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|This issue of Netmarketing is mainly about numbers; the opportunity is the
recently published mid-year report by Network Wizards. An analysis based on those (and
other) data can lead to some interesting observations, which are not merely
"quantitative". It's interesting, I think, to see how the evolution of the net
has fluctuations and how many differences there are between areas and countries.
Once again, we see that the net is still in its infancy and with a patchy pattern; it's very unlikely that it will be a common tool worldwide "by the turn of the century". Several more years will have to pass, and probably some major changes will have to take place, before it is really understood and used globally.
A few general observations:
Each reader, I think, can draw conclusions from some of the detailed data, according to his or her specific interests. Broadly, I think a simple truth is confirmed: there will be more disappointments for generic efforts, big opportunities for entrepreneurs who understand the evolution and the way of using the net to fit their specific needs and resources.
After the "quantitative" analyses I shall quote the comments by the author of a recently published book. Other interesting opinions will be reported in future issues of this newsletter. And also a few more considerations based on numbers - there is more to be learnt from data than can be crammed into one issue.
Things are beginning to change. Techno-hype continues to prevail, but experience and deeper thinking are beginning to make their mark: more and more often we read comments that are precise and considerate, with a sound analysis of facts and a healthy dose of common sense.
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|According to mid-year data published by Network Wizards on August 25, the
dominant position of the United States in the internet remains practically unchanged. As
predicted, the US share of global networks is diminishing, but slowly; it's still over 60
per cent. North America is growing at a slightly lower pace than the world average, but
Europe is not (as some had predicted) catching up fast. There is more vigorous growth in
some parts of Asia - and also in "mature" internet environments such as
Australia and New Zealand.
The growth rate is wobbling up and down. After a sharp acceleration in 1994-95 (probably due to the spreading of the World Wide Web and hypertext) it's decreasing. Here are the growth rates in the last five years by six-month periods (number of internet hosts worldwide):
% change in half year
In the first half of 1997 the number of hosts in the United States grew 18 percent, versus 21 percent worldwide. Several countries had fast growth, e.g. Singapore (more than doubled), Venezuela (93 per cent), New Zealand (84), Korea (73), Malaysia (60), Argentina (50). In the next chapter we shall see data on European and Mediterranean countries.
The two largest countries in the world are still far behind. China in this period grew "only" 30 percent (but threefold by adding Hong Kong). India (that has enormous potential) grew 53 percent, but its numbers are very small. I think the situation of large countries with low net presence is worth a deeper analysis, which I shall include in the next issue (this one already has too many "numbers").
By major geographic areas, this is the situation:
As we can see, net penetration is still unbalanced. It's even worse if we consider the dominant status of a few countries in each area. In spite of growth in other parts of Asia (especially in the South-East) Japan still has 66 percent of all hosts in the continent. 95 percent of African hosts are in South Africa. Half the hosts in South and Central America are in Brazil - and another 30 percent is in two countries, Chile and Argentina. We shall see Europe in the next chapter.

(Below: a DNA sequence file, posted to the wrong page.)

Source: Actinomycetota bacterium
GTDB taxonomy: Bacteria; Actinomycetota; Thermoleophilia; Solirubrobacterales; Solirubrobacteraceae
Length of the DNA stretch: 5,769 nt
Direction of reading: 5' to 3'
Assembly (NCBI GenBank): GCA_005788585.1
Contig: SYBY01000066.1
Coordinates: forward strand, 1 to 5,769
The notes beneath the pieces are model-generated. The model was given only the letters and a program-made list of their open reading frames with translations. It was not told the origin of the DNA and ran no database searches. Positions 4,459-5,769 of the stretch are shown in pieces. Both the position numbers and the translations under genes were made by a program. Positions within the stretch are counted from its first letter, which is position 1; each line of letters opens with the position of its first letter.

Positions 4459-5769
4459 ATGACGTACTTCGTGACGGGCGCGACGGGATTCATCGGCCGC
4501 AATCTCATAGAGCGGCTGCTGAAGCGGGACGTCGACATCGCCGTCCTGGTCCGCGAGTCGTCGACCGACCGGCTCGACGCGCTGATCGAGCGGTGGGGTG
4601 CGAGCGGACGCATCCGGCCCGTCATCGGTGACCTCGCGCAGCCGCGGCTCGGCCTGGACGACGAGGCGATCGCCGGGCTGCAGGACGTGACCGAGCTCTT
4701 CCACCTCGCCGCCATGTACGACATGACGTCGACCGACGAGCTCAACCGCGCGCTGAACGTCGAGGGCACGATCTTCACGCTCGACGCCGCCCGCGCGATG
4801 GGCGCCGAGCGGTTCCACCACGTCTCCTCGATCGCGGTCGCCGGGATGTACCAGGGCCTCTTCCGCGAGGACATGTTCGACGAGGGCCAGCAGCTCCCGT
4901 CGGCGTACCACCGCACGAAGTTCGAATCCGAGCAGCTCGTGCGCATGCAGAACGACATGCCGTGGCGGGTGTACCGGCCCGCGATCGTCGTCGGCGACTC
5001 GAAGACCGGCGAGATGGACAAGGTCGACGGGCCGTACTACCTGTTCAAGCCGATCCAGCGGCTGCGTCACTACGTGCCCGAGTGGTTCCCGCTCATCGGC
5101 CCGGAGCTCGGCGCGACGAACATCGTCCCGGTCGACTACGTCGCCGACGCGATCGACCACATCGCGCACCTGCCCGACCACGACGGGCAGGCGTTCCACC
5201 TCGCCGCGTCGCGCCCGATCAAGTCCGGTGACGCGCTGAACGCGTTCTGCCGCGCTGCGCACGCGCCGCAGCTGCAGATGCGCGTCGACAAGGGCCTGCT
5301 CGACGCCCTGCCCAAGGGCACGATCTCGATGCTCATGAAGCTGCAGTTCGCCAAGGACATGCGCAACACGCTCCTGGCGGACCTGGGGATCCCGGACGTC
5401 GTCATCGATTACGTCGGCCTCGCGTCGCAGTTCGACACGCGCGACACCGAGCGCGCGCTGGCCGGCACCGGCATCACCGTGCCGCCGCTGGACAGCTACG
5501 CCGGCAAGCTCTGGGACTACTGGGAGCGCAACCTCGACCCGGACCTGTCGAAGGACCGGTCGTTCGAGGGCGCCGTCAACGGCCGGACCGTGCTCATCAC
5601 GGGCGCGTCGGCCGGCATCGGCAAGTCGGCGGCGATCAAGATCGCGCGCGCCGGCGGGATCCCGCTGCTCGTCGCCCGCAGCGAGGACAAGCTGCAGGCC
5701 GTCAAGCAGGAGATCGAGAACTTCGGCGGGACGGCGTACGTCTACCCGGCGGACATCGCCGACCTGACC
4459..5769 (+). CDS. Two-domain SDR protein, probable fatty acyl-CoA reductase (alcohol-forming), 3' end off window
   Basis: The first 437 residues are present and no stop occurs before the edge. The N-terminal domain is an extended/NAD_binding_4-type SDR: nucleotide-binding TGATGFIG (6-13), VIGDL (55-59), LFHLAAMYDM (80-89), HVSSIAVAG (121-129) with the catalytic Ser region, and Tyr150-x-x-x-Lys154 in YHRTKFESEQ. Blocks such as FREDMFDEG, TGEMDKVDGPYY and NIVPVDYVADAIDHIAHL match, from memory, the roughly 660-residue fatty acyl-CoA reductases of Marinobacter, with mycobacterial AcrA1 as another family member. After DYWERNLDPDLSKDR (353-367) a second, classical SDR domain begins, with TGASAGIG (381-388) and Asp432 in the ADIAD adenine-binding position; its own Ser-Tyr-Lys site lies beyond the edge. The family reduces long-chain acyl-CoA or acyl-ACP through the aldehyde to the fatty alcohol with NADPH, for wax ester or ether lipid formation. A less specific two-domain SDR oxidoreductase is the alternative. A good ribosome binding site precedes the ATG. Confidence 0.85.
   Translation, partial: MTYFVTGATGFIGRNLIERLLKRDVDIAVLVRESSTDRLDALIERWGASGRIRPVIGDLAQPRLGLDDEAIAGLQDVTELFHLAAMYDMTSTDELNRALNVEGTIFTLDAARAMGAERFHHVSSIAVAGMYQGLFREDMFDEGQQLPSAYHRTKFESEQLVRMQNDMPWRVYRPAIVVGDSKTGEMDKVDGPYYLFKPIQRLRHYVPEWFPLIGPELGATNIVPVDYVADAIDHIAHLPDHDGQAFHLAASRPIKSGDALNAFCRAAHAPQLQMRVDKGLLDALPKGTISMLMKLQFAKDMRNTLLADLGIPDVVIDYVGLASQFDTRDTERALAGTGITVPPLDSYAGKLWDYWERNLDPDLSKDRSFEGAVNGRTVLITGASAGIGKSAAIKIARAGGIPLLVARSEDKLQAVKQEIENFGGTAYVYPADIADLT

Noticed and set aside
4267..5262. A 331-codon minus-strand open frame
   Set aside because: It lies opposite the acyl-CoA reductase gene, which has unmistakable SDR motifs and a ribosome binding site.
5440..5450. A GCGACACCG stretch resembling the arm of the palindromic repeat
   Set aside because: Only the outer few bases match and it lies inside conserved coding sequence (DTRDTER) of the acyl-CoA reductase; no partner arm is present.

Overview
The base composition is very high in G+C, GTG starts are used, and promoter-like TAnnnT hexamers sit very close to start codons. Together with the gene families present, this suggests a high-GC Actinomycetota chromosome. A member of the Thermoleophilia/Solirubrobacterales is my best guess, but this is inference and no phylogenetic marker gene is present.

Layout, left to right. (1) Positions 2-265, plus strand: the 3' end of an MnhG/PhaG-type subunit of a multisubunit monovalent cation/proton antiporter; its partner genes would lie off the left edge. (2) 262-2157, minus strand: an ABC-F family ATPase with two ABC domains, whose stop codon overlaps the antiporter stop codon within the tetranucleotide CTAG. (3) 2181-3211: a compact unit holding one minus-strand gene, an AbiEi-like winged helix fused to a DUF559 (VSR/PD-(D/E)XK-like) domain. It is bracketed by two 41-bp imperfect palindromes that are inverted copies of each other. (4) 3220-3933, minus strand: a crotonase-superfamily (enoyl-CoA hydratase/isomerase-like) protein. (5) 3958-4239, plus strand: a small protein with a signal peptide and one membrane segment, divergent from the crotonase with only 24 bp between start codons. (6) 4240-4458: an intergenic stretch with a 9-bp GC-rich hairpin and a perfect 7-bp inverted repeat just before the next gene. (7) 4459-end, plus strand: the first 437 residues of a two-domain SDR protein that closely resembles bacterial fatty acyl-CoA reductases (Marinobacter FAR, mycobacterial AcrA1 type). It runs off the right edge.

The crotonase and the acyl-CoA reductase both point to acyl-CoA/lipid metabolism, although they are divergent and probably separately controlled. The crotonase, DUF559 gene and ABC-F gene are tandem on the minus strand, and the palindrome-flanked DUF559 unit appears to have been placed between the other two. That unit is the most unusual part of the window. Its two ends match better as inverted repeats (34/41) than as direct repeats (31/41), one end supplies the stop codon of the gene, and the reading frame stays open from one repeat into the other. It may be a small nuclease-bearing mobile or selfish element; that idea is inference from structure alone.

The internet is still concentrated in a small part of the world. Twelve countries, with 13 percent of the world's population, have 90 percent of the net, as we can see in this graph (which does not include the United States, for the sake of readability).
"Big" countries in the net
It's pretty obvious that some "small" countries are big in the net, and vice versa. This becomes clearer if we look at per-capita density.
Hosts per 1000 inhabitants
As seen from Italy, this is not encouraging. We have density marginally above the world average, less than half the average in Europe. Italian hosts are 2 percent of the world's, while Italy's is approximately 4 percent of the global economy.
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|Recent RIPE data on
internet hosts in Europe and the Mediterranean confirm unbalanced growth.
RIPE (Réseaux IP Européens) July 31, 1997
Growth is fast - but less than generally expected. Britain and Germany dominate Europe, with 40 percent of the net (20 percent of the population). Germany shows fairly strong growth (above European average) but appears to be concentrating on itself and less dynamic than other countries in exchanges with the rest of the world. Italy had strong acceleration between the end of 1996 and the beginning of this year, but is slower now; other European and Mediterranean countries are more dynamic. Turkey has the fastest growth in this period (overtaking its neighbor and rival, Greece) followed by Portugal, Hungary, Spain, Poland and Russia.
The French peculiarity
In all these analyses, France is "underestimated" because hostcounts don't include the "French peculiarity"; widespread use of the minitel. In many countries, of course, there are relevant online activities that don't use the internet: BBSs, community networks, intranets, etc. But some sources estimate that in France there are 14 times more users of minitel than of the internet - I can't think of any other place in the world with anything comparable. Of course the two systems can't be compared mathematically; but with this "peculiarity" online activity in France could be one of the highest in Europe - though minitel communication is within the country and not with the rest of the world.